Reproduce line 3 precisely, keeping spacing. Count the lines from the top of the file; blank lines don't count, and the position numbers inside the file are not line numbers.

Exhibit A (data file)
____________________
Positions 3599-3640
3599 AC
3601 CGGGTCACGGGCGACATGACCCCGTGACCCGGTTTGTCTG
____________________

3601 CGGGTCACGGGCGACATGACCCCGTGACCCGGTTTGTCTG